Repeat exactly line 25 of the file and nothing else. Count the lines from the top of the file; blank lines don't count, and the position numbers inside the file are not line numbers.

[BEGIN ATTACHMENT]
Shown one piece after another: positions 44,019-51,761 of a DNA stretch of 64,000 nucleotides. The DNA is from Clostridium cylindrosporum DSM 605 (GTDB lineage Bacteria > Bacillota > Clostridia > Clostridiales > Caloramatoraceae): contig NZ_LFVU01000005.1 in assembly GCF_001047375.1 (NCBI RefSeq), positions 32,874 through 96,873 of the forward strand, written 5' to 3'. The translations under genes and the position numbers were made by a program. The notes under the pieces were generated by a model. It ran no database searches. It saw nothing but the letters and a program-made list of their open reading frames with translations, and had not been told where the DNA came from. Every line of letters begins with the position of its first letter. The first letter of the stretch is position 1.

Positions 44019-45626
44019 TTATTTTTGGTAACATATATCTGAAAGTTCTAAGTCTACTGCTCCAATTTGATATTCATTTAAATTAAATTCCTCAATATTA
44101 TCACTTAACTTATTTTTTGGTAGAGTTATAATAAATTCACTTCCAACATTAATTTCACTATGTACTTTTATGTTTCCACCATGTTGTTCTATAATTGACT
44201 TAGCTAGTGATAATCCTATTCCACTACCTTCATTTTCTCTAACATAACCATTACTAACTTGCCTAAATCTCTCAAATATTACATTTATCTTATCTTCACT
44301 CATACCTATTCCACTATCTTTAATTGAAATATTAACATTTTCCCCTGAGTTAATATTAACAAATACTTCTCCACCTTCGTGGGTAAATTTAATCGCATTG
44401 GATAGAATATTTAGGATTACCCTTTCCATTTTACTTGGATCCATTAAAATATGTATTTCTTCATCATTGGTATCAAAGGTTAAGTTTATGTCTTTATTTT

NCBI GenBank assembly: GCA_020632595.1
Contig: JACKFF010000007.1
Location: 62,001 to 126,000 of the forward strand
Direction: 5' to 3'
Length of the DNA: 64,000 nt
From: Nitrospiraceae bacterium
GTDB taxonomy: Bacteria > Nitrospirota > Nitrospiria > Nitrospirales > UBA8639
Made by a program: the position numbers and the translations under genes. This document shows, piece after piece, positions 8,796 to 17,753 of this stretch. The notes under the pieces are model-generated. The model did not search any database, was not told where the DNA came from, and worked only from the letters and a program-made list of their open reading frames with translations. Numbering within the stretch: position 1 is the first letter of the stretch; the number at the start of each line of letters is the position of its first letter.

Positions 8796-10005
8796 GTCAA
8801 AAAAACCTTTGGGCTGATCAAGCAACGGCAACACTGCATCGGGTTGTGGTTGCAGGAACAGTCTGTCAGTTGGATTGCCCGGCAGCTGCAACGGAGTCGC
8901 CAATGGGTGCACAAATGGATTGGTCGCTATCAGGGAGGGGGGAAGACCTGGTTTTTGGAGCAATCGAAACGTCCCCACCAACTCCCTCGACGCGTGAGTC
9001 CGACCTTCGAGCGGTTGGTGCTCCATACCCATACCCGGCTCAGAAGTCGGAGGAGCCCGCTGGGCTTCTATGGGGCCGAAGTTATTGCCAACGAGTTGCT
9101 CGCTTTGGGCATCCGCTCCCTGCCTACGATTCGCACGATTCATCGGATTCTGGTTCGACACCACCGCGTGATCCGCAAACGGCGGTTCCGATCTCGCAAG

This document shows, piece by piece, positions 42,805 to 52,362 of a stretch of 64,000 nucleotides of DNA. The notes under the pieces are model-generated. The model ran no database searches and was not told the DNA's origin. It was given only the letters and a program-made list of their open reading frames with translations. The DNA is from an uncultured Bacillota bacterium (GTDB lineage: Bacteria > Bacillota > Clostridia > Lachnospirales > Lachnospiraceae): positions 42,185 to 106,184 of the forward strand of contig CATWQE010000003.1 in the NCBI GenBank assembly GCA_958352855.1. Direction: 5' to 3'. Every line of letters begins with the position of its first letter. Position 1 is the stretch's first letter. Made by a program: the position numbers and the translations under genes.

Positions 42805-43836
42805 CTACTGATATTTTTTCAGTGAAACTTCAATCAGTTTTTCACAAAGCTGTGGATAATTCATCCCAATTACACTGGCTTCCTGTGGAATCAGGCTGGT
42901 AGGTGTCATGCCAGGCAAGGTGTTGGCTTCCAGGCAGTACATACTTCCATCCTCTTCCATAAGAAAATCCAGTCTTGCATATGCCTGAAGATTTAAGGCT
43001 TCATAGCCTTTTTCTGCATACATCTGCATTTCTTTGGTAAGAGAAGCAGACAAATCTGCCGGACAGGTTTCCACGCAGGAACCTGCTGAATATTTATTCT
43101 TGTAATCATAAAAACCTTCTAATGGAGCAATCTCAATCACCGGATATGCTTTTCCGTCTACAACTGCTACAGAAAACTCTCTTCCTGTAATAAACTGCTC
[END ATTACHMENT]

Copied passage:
42901 AGGTGTCATGCCAGGCAAGGTGTTGGCTTCCAGGCAGTACATACTTCCATCCTCTTCCATAAGAAAATCCAGTCTTGCATATGCCTGAAGATTTAAGGCT